Part Two: THE GUADALUPE MOUNTAINS—Standing Alone

Talk about a change of scenery—even knowing what lay beyond Carlsbad Caverns, this really did blow our minds!

We drove out of our Carlsbad Campground in a dense, freezing morning fog—does thick as pea soup paint you a clear picture??? For miles to come we crawled down the highway, barely seeing a hundred yards ahead. Then suddenly, as abrupt as any curtain being raised, we drove out into blinding morning sun. From flat, desolate desert landscape we were instantly confronted by a mountain range. “Wow!!” was the only word that came from both our mouths.

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The Guadalupe Mountains have often been referred to as an “Island in the Desert”. As a rugged and ancient limestone reef, they rise more than 5,000 feet above the surrounding desert floor. Between the folds of this unparalleled landscape are lush streamside woodlands with oaks and maples, rocky canyons, and mountaintop forests of ponderosa pine and Douglas fir. Together, these ecosystems provide exceptional habitat for hundreds of species of plants and animals, making the park an ideal location for birding, wildlife observation, and nature photography. With over 80 miles of trails, there are limitless possibilities to explore these and other resources of the park while hiking, backpacking, or horseback riding. At night a canopy of stars is visible from horizon to horizon, one of rewards of camping in wilderness.

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Guadalupe Mountains National Park could easily be described as one of America’s best-kept secrets. As if “hidden in plain view,” travelers often overlook the park as they drive by. To many, the massive rock face of El Capitan is impressive and forbidding as it stands steadfast in a sea of harsh, barren desert. What else could possibly be here? Or live here?  Although we had only a short time to spend, information at the Visitor Center helped acquaint us with this fascinating place.

El Capitan

Established on September 30, 1972, besides the well-established trails, the park has a campground and the Frijole Ranch House, built in 1876 which has been restored and is now a small museum of local ranching history. The Williams Ranch House was built in 1908 and stands in a lonely, but scenic area that can be accessed on a dirt road in the park.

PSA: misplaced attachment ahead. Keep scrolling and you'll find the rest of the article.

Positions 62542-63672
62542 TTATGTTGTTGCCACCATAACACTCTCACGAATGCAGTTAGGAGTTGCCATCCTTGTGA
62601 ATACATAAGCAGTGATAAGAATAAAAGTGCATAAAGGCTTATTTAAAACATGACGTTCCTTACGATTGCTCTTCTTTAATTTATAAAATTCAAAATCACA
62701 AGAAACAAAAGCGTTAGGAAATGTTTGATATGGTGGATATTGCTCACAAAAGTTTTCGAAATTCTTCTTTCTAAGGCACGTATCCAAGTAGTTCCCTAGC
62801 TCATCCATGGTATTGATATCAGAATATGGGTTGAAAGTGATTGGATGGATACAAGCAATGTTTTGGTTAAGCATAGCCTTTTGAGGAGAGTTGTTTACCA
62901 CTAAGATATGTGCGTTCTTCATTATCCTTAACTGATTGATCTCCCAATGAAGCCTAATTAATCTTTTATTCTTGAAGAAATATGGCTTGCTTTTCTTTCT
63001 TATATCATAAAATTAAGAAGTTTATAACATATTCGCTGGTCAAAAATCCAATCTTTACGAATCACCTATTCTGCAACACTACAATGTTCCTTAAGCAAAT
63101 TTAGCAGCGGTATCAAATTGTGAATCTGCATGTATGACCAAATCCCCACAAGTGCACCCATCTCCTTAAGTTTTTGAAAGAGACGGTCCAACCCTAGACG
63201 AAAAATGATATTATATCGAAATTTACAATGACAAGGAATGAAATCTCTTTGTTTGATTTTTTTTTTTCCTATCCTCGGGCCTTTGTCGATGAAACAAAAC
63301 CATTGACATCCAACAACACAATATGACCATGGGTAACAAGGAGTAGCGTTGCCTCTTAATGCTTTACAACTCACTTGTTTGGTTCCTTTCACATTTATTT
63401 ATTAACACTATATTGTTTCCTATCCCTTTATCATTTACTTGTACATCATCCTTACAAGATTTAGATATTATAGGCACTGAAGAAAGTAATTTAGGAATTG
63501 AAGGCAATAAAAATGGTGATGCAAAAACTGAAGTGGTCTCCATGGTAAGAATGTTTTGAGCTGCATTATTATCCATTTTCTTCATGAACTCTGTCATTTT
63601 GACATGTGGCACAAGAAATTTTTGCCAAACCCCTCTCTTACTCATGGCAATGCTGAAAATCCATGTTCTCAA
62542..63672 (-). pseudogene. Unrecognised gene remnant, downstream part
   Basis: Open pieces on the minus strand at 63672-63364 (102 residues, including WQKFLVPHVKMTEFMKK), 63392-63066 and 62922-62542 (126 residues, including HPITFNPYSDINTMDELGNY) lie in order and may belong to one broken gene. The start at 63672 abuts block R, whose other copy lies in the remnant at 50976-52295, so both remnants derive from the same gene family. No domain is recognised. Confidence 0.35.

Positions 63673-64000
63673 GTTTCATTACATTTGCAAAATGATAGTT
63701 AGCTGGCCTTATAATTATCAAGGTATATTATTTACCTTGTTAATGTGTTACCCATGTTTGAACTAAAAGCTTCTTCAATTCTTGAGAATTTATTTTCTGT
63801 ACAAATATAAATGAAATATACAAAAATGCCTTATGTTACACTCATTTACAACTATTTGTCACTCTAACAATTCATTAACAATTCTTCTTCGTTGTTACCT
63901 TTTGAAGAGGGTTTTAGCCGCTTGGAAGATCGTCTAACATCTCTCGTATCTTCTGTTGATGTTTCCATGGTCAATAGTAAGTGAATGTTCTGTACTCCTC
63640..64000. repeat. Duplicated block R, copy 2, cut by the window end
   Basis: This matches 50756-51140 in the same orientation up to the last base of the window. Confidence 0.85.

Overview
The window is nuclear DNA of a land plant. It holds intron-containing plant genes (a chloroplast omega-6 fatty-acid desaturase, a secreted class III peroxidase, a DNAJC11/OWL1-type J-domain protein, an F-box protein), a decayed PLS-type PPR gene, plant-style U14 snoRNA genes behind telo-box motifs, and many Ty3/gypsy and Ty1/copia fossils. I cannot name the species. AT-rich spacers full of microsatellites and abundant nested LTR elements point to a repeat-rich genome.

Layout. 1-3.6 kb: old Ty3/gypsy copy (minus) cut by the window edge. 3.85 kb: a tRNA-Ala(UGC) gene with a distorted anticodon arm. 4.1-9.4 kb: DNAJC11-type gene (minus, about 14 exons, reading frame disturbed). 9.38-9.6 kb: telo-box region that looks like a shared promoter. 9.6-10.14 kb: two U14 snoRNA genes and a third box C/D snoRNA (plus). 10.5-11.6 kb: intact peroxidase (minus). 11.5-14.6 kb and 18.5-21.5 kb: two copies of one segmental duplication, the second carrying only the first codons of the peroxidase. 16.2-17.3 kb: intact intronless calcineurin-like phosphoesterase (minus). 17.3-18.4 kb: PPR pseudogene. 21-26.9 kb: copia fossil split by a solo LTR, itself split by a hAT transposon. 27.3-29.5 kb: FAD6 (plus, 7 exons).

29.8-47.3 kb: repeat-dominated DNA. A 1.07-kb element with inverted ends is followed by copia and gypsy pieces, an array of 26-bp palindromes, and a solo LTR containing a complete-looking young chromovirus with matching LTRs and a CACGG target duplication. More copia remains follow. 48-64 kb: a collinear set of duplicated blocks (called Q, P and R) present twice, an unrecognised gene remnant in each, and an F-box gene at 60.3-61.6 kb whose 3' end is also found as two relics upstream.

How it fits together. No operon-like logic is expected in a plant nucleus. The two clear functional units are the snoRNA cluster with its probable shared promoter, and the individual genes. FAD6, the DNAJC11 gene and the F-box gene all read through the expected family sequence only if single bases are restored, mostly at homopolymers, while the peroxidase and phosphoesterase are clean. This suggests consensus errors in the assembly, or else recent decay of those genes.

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Guadalupe Mountains National Park preserves one of the finest examples of an ancient, marine fossil reef on Earth. During the Permian Period, about 265 million years ago, a vast tropical sea covered much of the region. Within this sea, calcareous sponges, algae, and other lime-secreting marine organisms, along with lime precipitated from the seawater, built up and formed a reef that paralleled the shoreline for some 400 miles. After this sea evaporated, the reef was buried in thick blankets of sediment and mineral salts, and was entombed for millions of years until uplift exposed massive portions of it. Today, geologists and scientists come from around the world to study this phenomenal example of a fossilized reef.

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A gem of a park that few people outside the state have ever heard of, let alone visited. Guadalupe Mountains National Park contains the southernmost, highest part of the 40-mile-long Guadalupe Range. From the highway, the mountains resemble a nearly monolithic wall through the desert. But drive into one of the park entrances, take even a short stroll, and surprises crop up: dramatically contoured canyons, shady glades surrounded by desert scrub, a profusion of wildlife and birds.

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The day was warming up—it’s amazing how warm 40 sunny degrees can feel—and we wished we had planned more time here than we had. All too soon we had to hit the highway.

Yet the Guadalupes weren’t done with us yet. Even though we had left the park, for a few miles the road paralleled the range. Just when we thought we’d seen the end, we rounded a curve and had one last phenomenal view. Rising at the southern terminus of the Guadalupe escarpment, El Capitan towers over the Chihuahuan Desert. Glowing in the warmth of the morning sun, it had been quite a long while since we had seen such an impressive sight. Truly a fitting image for this small, but impressive park.

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3-southwest-1109I guess braving those winter conditions had been worth it
after all.

Airstream Travelers,
Chris and Melinda,
moving on down the road.

 

 

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About airstreamtravelers

An Airstream Flying Cloud suits our lifestyle perfectly. The two of us are now spending several months each year on the road. We hope our posts and accompanying photos give a vivid description of where we travel, illustrating to our followers what's out there, just beyond their horizons.
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2 Responses to Part Two: THE GUADALUPE MOUNTAINS—Standing Alone

  1. Don B says:

    Connie H put us on to your blog. Really enjoying it. My wife is Connie’s sister and we plan to purchase Airstream this spring. Bought the truck for it last summer. We are fellow Hoosiers but from the northern part at Lake Wawasee.

    • Nice to know who you are and that you’re enjoying our postings! Good luck purchasing an Airstream–let us know when it’s official. They are great for traveling–very versatile. They also garner lots of attention. Hope you plan on seeing the world (or at least our country) in one!

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